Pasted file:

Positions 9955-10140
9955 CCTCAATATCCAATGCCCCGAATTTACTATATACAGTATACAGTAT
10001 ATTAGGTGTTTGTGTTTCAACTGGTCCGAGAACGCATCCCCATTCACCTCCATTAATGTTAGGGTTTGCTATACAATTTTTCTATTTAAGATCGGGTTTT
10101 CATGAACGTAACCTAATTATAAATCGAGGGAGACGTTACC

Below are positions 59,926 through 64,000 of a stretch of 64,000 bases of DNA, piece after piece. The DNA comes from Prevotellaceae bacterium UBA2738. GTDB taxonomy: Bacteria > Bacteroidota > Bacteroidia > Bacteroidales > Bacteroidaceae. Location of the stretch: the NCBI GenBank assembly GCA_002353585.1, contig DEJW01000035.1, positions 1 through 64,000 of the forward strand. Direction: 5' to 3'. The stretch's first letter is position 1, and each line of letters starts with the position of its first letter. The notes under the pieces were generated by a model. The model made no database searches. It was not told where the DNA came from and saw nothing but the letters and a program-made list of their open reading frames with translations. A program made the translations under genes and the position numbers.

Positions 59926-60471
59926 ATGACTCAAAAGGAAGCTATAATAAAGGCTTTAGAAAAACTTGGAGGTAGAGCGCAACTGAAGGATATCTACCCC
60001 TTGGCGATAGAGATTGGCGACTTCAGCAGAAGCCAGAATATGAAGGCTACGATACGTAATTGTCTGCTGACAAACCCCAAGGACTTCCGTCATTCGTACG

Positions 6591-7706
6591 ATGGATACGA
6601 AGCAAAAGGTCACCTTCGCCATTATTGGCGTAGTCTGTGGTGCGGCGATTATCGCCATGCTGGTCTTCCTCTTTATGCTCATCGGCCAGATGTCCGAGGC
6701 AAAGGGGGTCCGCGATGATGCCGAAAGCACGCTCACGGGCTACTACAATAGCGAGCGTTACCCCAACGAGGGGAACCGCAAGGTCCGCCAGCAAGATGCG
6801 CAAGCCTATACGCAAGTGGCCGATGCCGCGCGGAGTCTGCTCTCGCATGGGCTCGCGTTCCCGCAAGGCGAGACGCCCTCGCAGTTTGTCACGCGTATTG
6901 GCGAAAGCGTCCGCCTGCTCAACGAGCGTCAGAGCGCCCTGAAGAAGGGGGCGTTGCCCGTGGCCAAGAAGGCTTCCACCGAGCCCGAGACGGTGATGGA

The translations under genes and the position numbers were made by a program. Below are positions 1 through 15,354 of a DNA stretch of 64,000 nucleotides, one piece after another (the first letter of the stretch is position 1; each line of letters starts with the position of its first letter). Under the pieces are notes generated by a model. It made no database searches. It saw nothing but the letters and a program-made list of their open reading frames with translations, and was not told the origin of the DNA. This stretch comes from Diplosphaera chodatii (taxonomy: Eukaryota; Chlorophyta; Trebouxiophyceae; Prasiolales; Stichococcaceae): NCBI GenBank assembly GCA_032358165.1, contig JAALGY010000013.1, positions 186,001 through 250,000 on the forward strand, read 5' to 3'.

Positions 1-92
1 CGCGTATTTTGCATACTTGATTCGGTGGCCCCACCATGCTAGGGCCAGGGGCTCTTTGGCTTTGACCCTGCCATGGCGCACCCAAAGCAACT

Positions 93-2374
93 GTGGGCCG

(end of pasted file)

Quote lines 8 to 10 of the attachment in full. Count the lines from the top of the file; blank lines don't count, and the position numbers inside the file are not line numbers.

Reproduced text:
60001 TTGGCGATAGAGATTGGCGACTTCAGCAGAAGCCAGAATATGAAGGCTACGATACGTAATTGTCTGCTGACAAACCCCAAGGACTTCCGTCATTCGTACG

Positions 6591-7706
6591 ATGGATACGA